Following the success of the acclaimed Ghost Train to the Eastern Star and The Great Railway Bazaar, The Last Train to Zona Verde is an ode to the last African journey of the world's most celebrated travel writer.
“Happy again, back in the kingdom of light,” writes Paul Theroux as he sets out on a new journey through the continent he knows and loves best. Theroux first came to Africa as a twenty-two-year-old Peace Corps volunteer, and the pull of the vast land never left him. Now he returns, after fifty years on the road, to explore the little-traveled territory of western Africa and to take stock both of the place and of himself.
His odyssey takes him northward from Cape Town, through South Africa and Namibia, then on into Angola, wishing to head farther still until he reaches the end of the line. Journeying alone through the greenest continent, Theroux encounters a world increasingly removed from both the itineraries of tourists and the hopes of postcolonial independence movements. Leaving the Cape Town townships, traversing the Namibian bush, passing the browsing cattle of the great sunbaked heartland of the savanna, Theroux crosses “the Red Line” into a different Africa: “the improvised, slapped-together Africa of tumbled fences and cooking fires, of mud and thatch,” of heat and poverty, and of roadblocks, mobs, and anarchy. After 2,500 arduous miles, he comes to the end of his journey in more ways than one, a decision he chronicles with typically unsparing honesty in a chapter called “What Am I Doing Here?”
Vivid, witty, and beautifully evocative, The Last Train to Zona Verde is a fitting final African adventure from the writer whose gimlet eye and effortless prose have brought the world to generations of readers.
About the Author
PAUL THEROUX is the author of many highly acclaimed books. His novels include The Lower River and The Mosquito Coast, and his renowned travel books include Ghost Train to the Eastern Star and Dark Star Safari. He lives in Hawaii and Cape Cod.
"Thoroughly engrossing—from Cape Town to Namibia to the Okavango Delta, Theroux is his inimitable, delightfully grouchy and incisive self…At times tragic, often comical and always gorgeously written, this is a paean to a continent, by a writer unafraid to give it some tough love." —Washington Post
"He has no illusions about the fact that he is just a passing visitor (a privileged one at that), but that doesn't make his observations, or exquisite writing, any less engaging." —Entertainment Weekly (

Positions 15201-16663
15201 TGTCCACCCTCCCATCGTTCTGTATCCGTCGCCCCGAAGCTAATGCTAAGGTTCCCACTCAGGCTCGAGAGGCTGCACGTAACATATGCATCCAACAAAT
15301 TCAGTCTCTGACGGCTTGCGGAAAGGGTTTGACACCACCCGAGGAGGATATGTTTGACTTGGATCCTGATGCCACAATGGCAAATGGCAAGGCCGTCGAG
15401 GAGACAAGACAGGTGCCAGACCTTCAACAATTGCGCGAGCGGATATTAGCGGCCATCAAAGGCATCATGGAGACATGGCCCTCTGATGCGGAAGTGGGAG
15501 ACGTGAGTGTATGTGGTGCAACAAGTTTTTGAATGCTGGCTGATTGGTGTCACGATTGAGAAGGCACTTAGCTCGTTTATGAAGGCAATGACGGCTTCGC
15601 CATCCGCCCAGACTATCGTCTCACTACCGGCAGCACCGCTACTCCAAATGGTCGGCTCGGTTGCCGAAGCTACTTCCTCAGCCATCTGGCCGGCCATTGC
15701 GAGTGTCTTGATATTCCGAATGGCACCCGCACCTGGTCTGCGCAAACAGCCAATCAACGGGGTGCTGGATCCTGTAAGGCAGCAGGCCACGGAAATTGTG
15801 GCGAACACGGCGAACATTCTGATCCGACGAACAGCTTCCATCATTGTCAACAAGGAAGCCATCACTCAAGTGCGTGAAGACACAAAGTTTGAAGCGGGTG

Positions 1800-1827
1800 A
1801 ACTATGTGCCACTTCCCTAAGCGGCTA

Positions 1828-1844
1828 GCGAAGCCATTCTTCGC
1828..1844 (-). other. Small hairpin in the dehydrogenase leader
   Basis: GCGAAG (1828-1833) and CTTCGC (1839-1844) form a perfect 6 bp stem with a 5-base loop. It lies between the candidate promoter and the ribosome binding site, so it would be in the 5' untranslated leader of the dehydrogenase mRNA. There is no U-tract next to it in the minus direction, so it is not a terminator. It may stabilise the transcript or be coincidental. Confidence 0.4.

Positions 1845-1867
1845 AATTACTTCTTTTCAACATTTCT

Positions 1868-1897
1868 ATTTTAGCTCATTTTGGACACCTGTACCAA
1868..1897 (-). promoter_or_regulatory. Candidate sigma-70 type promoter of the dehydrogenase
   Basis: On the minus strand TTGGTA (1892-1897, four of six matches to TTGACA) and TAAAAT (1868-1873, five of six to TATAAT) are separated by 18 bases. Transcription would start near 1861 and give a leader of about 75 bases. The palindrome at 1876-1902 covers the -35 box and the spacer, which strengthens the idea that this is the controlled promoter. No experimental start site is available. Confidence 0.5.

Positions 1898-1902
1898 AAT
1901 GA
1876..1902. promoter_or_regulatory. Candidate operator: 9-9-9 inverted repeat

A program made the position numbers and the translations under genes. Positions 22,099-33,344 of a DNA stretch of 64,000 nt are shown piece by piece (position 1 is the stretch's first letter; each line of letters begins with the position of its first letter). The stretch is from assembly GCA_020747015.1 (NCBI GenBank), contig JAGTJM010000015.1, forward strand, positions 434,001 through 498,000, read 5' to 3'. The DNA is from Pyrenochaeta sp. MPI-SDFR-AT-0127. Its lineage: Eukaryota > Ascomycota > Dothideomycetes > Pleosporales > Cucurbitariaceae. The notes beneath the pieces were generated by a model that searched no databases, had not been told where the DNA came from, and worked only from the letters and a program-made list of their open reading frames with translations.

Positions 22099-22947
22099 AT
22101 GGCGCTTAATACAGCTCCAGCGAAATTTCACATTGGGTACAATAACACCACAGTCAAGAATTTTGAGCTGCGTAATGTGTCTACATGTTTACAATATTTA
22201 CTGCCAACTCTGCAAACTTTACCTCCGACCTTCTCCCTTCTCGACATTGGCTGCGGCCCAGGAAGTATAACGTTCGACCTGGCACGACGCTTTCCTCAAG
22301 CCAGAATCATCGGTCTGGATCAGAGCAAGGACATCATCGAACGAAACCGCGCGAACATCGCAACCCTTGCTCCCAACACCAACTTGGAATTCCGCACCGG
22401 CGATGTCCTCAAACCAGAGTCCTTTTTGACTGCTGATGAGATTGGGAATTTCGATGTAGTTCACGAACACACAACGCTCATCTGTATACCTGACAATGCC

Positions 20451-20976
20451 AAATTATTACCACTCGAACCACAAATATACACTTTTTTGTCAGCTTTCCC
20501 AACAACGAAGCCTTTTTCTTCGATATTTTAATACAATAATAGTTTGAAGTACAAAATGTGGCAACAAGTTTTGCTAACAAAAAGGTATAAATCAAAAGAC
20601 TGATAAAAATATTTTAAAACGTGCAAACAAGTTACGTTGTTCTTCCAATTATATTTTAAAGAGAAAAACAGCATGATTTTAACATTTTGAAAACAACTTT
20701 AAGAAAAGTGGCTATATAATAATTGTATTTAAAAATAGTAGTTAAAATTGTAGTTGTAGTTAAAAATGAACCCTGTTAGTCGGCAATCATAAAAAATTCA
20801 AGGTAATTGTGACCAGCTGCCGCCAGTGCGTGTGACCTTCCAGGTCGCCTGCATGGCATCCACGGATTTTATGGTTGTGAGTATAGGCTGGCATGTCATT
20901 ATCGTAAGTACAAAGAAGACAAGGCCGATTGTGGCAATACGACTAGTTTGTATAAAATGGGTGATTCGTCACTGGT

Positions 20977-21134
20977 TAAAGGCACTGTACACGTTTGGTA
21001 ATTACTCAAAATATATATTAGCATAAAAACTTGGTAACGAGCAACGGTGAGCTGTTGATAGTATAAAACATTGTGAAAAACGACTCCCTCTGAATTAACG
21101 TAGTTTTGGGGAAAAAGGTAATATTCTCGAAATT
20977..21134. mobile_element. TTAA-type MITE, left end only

Best Book of the Year)
"Theroux is at his best when he tells their stories, happy and sad...Theroux’s great mission had always been to transport us beyond that reading chair, to challenge himself—and thus, to challenge us." —Boston Globe
"If this book is proof, age has not slowed Theroux or encouraged him to rest on his achievements…Gutsy, alert to Africa's struggles, its injustices and history." —San Francisco Chronicle
"Everything is under scrutiny in Paul Theroux’s latest travel book—not just the people, landscapes and sociopolitical realities of the countries he visits, but his own motivations for going where he goes…His readers can only be grateful." —Seattle Times
"A rich story often laced with irony, the work of a keen observer, full of colorful encounters…Ever the astute questioner, ever the curious reporter, ever a forthright witness to history and the dilemma of the oppressed, alert to political thuggery, he chronicles the crises facing the sub-Sahara." —New York Journal of Books
"Theroux takes you on a rocky safari across infringed wilds, disenfranchised poverty and coven luxury. He introduces you to a boil of angry indigenous peoples and unsettled migrants you won’t meet on an itinerary tour....Go on, turn the first few pages. Then I dare you to put it down." —Charleston Post-Courier
"As in the best of his many books, Theroux convincingly takes you along for every manic bus ride. His wonderment is yours, whether he’s contemplating eating a flyblown leg of chicken, dealing with a ferocious Angolan border guard, or deciding that this time, he’s had quite enough. It’s a remarkable, teeth-gritting tale" —Everett Potter"His ability to map new terrain, both interior and exterior, and to report from places that seldom make the news, remains undiminished." —Booklist
( starred review)"Theroux’s prose is as vividly descriptive and atmospheric as ever and, though a bit curmudgeonly, he’s still wide open to raw, painful interactions between his psyche and his surroundings." —Publishers Weekly
(starred review)"In this intensely personal book, Theroux honestly confronts racism, stigma, privilege and expectations...Reading this enlightening book won’t only open a window into Theroux’s mind, it will also impart a deeper understanding of Africa and travel in general." —Kirkus